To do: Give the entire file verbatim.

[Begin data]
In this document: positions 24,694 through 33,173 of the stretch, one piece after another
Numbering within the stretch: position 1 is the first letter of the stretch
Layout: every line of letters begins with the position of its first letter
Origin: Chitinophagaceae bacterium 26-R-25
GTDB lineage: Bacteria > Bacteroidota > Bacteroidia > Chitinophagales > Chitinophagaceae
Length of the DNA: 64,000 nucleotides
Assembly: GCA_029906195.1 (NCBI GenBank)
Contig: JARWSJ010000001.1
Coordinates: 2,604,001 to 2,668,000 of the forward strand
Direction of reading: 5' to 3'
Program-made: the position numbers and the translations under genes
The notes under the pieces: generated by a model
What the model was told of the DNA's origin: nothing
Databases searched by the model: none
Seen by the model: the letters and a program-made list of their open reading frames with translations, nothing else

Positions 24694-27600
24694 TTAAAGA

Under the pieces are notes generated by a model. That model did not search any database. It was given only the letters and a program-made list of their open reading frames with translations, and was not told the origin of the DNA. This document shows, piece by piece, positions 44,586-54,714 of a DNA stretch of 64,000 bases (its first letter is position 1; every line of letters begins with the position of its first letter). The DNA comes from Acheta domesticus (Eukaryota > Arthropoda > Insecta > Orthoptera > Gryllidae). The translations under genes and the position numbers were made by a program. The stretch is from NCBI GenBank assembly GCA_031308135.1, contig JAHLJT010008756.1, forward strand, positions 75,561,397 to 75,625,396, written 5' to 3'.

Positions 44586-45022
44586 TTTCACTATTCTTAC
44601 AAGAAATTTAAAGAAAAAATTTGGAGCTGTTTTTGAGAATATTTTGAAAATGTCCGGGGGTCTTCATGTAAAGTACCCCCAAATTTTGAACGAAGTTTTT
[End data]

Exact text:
In this document: positions 24,694 through 33,173 of the stretch, one piece after another
Numbering within the stretch: position 1 is the first letter of the stretch
Layout: every line of letters begins with the position of its first letter
Origin: Chitinophagaceae bacterium 26-R-25
GTDB lineage: Bacteria > Bacteroidota > Bacteroidia > Chitinophagales > Chitinophagaceae
Length of the DNA: 64,000 nucleotides
Assembly: GCA_029906195.1 (NCBI GenBank)
Contig: JARWSJ010000001.1
Coordinates: 2,604,001 to 2,668,000 of the forward strand
Direction of reading: 5' to 3'
Program-made: the position numbers and the translations under genes
The notes under the pieces: generated by a model
What the model was told of the DNA's origin: nothing
Databases searched by the model: none
Seen by the model: the letters and a program-made list of their open reading frames with translations, nothing else

Positions 24694-27600
24694 TTAAAGA

Under the pieces are notes generated by a model. That model did not search any database. It was given only the letters and a program-made list of their open reading frames with translations, and was not told the origin of the DNA. This document shows, piece by piece, positions 44,586-54,714 of a DNA stretch of 64,000 bases (its first letter is position 1; every line of letters begins with the position of its first letter). The DNA comes from Acheta domesticus (Eukaryota > Arthropoda > Insecta > Orthoptera > Gryllidae). The translations under genes and the position numbers were made by a program. The stretch is from NCBI GenBank assembly GCA_031308135.1, contig JAHLJT010008756.1, forward strand, positions 75,561,397 to 75,625,396, written 5' to 3'.

Positions 44586-45022
44586 TTTCACTATTCTTAC
44601 AAGAAATTTAAAGAAAAAATTTGGAGCTGTTTTTGAGAATATTTTGAAAATGTCCGGGGGTCTTCATGTAAAGTACCCCCAAATTTTGAACGAAGTTTTT